A simpler reason is that this mass multiplication and abstraction of the tragedy of Cain and Abel is too much to comprehend. “One death is a tragedy; a million deaths is a statistic” is a phrase you hear thrown around quite a bit, but there rings a deliberate truth in it. Writers like Kurt Vonnegut, Primo Levi, and Voltaire have expressed it well. I usually recall from Candide:
‘The cannons first of all laid flat about six thousand men on each side; the muskets swept away from this best of worlds nine or ten thousand ruffians who infested its surface. The bayonet was also a sufficient reason for the death of several thousands. The whole might amount to thirty thousand souls.’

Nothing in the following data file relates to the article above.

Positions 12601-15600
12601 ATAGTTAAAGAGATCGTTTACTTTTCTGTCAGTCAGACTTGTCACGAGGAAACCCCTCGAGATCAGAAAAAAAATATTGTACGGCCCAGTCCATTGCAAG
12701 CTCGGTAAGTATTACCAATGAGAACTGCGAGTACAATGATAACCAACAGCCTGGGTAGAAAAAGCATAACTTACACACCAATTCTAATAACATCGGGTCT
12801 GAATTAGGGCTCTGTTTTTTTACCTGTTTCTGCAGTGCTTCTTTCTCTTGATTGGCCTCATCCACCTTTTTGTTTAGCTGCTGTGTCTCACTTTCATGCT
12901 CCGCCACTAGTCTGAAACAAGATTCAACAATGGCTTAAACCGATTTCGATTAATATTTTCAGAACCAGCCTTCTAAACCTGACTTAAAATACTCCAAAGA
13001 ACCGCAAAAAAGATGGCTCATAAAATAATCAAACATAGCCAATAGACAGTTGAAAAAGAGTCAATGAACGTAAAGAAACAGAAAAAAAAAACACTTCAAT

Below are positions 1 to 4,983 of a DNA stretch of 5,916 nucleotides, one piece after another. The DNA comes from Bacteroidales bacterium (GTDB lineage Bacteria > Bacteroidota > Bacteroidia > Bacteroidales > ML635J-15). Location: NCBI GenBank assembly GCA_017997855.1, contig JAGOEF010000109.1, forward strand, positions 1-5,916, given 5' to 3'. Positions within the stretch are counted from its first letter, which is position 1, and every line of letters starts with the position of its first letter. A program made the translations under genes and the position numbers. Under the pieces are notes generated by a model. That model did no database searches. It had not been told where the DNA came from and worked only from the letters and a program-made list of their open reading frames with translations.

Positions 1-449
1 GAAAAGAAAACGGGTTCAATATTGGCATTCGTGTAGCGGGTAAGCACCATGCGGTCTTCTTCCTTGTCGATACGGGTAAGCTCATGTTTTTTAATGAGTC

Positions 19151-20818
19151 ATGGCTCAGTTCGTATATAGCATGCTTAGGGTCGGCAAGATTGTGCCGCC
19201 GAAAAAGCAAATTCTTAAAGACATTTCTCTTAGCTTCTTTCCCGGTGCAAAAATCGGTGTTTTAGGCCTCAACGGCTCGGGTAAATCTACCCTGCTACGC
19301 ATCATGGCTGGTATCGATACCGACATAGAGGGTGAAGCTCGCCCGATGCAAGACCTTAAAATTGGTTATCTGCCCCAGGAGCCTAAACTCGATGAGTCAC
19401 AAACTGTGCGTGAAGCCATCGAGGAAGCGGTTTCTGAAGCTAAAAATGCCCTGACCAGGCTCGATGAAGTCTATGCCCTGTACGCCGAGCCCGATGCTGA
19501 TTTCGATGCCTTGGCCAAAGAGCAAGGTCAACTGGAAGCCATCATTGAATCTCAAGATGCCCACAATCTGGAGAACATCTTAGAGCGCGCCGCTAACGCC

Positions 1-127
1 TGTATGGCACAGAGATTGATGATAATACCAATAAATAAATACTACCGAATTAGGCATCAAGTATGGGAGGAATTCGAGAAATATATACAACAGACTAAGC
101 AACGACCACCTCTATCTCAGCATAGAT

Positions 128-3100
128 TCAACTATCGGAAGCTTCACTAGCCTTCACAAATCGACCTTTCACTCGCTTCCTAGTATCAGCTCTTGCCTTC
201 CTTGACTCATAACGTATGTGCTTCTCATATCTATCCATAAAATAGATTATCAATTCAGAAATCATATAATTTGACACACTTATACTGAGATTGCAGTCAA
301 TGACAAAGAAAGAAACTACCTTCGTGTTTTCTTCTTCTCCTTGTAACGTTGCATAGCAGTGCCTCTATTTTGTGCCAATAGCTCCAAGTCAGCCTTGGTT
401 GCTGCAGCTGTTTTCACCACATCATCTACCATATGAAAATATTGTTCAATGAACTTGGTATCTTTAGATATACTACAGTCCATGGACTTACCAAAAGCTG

King’s War Studies Department is also in a school of Public Policy, and we tend to focus on the grand strategy, the ‘big picture’, the cost-benefit scenarios, and the institutions of violence that cement order and project power. The ability to inflict pain, to the point of taking life, is that coercive force. But the act itself is often rendered in grey.
In its most visible form, genocide and ethnic cleansing, the emphasis is slightly more pronounced, but it is still, on the whole, a question of numbers. How many people need to die before we call genocide and must act by UN regulation? Who must be killed, and in what quantity, to bring the question of improper martial conduct to bear?